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What’s All the Noise? PowerPoint Presentation
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What’s All the Noise?

What’s All the Noise?

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What’s All the Noise?

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  1. What’s All the Noise? Protect Yourself from Noise-Induced Hearing Loss Operation Outreach from the American Industrial Hygiene Association Noise Committee

  2. Sound: The Basics • Decibel (dB) range from 0 to about 190 (Logarithmic) • Loudness doubles with every 10 dB increase • Long-term exposure to 85 dB or more can cause permanent damage • Single exposure to 140 dB or more can cause instant damage • “Raise Your Voice” test Graphic from James, Anderson & Associates, Inc.

  3. This is your ear Noise damage occurs HERE Graphic from Howard Leight Industries

  4. How does Noise hurt? • Single event • Explosion • Gun blast • Long-term exposure to sounds of about 85 dB or higher • Like walking on the grass • Very gradual • No clear warning signs Acoustic Trauma Noise-induced Hearing Loss

  5. What about Hearing Loss? Do you have trouble: • Hearing on the phone? • Following the conversation when two or more people are talking? • With others saying the TV or radio is too loud? • Straining to hear conversation? • Hearing in a noisy background? • Asking people to repeat themselves? • Thinking others mumble or speak unclearly? • Misunderstanding what others say, and responding inappropriately? • Understanding women or children? • Of the 28 million with hearing loss in the US, about 1/3 due in part to noise • Social implications • Tinnitus • Self test • If you say yes to three or more, see a professional about your hearing.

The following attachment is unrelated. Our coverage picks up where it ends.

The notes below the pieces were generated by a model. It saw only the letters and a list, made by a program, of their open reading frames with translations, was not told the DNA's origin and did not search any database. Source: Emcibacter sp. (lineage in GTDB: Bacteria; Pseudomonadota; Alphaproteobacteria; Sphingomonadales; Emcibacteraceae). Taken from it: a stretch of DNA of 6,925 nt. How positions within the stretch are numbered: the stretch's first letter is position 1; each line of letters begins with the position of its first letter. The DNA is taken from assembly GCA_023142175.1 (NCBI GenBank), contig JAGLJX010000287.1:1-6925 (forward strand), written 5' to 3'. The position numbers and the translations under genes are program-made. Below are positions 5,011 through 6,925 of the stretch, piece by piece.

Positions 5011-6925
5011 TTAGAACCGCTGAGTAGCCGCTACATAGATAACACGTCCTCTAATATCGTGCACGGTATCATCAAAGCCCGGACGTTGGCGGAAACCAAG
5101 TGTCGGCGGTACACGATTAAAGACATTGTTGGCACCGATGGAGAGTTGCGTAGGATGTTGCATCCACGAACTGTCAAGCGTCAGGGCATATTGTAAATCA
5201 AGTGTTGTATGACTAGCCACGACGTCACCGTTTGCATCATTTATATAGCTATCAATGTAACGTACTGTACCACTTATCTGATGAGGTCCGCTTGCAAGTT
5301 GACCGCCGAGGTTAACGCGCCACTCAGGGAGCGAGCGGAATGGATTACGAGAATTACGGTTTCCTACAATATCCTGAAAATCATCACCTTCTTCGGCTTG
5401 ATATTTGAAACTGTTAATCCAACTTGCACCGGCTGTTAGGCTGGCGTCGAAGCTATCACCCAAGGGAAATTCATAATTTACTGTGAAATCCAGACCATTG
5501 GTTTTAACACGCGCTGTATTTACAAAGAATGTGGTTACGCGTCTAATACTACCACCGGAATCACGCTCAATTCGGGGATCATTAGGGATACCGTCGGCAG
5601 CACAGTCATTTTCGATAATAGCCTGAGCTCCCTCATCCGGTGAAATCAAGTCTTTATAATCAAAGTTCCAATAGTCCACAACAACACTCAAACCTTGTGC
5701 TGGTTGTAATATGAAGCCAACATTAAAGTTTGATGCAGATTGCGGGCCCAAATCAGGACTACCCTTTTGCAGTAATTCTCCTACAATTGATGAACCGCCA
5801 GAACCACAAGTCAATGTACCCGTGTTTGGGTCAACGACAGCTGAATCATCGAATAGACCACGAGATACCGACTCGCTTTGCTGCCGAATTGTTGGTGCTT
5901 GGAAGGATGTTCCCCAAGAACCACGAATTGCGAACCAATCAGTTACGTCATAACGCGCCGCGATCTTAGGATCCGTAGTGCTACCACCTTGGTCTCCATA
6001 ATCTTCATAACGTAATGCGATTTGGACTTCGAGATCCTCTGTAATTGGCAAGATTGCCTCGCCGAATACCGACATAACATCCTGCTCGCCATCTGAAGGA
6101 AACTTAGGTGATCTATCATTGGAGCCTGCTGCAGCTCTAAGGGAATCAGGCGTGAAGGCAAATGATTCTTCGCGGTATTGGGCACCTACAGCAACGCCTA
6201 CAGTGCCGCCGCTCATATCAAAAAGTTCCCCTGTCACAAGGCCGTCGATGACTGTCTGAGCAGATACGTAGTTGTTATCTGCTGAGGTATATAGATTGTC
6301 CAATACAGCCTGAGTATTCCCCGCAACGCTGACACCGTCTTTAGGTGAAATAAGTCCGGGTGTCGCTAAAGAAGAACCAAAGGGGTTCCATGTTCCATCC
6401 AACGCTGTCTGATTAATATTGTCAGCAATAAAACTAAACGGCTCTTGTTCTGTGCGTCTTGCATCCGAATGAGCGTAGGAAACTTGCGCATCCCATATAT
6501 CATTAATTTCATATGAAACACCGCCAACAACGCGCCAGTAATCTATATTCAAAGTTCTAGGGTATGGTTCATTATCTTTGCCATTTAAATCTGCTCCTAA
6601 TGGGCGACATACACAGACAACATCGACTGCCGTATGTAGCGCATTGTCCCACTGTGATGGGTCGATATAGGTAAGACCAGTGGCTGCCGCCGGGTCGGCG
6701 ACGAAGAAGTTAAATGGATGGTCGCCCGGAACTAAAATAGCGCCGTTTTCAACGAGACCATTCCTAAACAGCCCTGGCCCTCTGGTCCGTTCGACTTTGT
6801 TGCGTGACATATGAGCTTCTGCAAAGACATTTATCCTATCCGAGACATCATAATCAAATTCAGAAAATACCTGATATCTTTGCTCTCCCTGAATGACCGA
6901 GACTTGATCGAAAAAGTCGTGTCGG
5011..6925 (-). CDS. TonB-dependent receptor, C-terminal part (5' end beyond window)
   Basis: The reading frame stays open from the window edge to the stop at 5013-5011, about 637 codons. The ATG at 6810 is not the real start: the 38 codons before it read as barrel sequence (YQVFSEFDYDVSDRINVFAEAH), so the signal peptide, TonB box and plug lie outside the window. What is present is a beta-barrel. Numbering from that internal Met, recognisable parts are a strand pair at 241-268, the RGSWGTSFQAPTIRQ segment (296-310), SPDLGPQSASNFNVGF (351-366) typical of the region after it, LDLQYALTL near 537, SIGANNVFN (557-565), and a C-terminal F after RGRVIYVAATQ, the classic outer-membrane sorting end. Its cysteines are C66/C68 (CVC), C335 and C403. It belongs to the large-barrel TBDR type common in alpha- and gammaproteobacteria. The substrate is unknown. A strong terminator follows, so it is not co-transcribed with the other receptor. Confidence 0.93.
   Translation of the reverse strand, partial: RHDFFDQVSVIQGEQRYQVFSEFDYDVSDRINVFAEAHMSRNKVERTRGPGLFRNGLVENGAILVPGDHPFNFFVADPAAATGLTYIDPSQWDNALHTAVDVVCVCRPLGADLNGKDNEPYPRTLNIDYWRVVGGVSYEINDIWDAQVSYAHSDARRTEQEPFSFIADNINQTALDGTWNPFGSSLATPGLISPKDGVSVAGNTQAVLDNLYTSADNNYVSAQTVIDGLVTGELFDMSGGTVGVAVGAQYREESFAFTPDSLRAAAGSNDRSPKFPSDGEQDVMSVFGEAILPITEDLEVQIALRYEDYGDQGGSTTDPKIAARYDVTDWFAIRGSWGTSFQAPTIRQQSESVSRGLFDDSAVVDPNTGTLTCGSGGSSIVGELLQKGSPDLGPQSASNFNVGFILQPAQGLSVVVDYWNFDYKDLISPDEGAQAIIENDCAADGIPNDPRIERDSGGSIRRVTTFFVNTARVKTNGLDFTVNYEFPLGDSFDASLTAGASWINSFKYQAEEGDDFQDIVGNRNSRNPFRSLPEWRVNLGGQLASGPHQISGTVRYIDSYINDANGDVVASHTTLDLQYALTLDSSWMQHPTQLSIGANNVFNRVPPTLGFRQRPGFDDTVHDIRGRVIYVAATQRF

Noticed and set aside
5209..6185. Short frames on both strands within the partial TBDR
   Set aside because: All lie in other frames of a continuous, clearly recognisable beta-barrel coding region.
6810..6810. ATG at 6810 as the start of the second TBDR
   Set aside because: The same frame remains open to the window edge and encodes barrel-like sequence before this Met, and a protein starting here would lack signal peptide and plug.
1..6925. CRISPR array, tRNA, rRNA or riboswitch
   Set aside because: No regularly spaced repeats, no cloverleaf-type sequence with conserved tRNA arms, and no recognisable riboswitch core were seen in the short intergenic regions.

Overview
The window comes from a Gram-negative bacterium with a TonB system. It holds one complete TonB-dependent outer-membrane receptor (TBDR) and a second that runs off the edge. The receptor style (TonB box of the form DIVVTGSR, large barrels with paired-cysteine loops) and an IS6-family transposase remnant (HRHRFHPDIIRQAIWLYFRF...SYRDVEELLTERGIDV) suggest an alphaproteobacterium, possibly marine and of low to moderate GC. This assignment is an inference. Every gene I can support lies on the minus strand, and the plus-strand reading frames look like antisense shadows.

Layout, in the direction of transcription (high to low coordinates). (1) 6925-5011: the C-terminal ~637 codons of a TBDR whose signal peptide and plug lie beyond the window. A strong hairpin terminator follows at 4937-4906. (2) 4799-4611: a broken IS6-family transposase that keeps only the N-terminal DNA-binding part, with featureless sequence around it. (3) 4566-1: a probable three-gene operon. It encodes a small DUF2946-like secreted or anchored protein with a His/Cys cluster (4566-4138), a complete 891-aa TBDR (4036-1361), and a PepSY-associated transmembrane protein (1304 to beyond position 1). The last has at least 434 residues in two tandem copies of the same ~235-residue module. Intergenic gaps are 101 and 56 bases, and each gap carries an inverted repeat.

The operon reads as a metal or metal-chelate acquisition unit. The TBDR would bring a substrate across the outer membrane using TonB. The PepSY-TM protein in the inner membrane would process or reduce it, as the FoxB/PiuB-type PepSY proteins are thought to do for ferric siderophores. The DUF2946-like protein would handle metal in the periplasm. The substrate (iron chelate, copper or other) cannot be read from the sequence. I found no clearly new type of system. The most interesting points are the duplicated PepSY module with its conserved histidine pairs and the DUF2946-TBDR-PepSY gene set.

6. Don’t Hearing Aids fix it? • In a word … NO! • Noise destroys • Hearing aids amplify, but... • Can’t correct for the internal damage done by noise Graphic from NIOSH

  7. Noise and Hearing in the Workplace • Noise is everywhere • Manufacturing • Construction • Transportation • Why does hearing matter on the job? • Safety • Performance • Communication Graphic from UAW

  8. Hearing Conservation Programs: OSHA’s Defense • Required when workplace noise exceeds 85 dBA • Noise measurement • Noise control • Hearing tests • Hearing protection • Training • Recordkeeping

  9. How about at home? • Firearms • 140-165 dB • Headsets • Up to 110 dB • Woodworking • Saws 110 dB • Lawn Mowers • Up to 95 dB • Hair Dryer • Up to 90 dB • Garbage Disposal and Vacuum Cleaner • 70 to 80 dB • Boom Car • You don’t want to know • Up to 145 dB

  10. How about in the Neighborhood? • Complaints increasing • Leaf blowers • Motorcycles • Boom Cars • Communities regulate noise locally • Varying standards • Difficult enforcement • What can you do? • Talk to the noisemaker • Become familiar with local regulations • Use mediator • Organize • Noise Pollution Clearinghouse

  11. What can YOU do? • The danger is: • Too LOUD • Too LONG • Too CLOSE • To save your ears: • Understand the risk • Turn it down • Walk away • Use protection Graphics from AEARO Corp.

  12. National Institute for Occupational Safety & Health (NIOSH) • www.cdc.gov/niosh/noise • 800-356-4674 • National Institute on Deafness and Other Communicative Disorders (NIDCD) • www.nidcd.nih.gov • 301-496-7243 • American Industrial Hygiene Association • www.aiha.org • 703-849-8888 Resources • Noise Pollution Clearinghouse • www.nonoise.org • 888-200-8222 • League for the Hard of Hearing • www.lhh.org/noise • 888-NOISE88 • National Hearing Conservation Association • www.hearingconservation.org • 303.224.9022

  13. No Noise is Good Noise!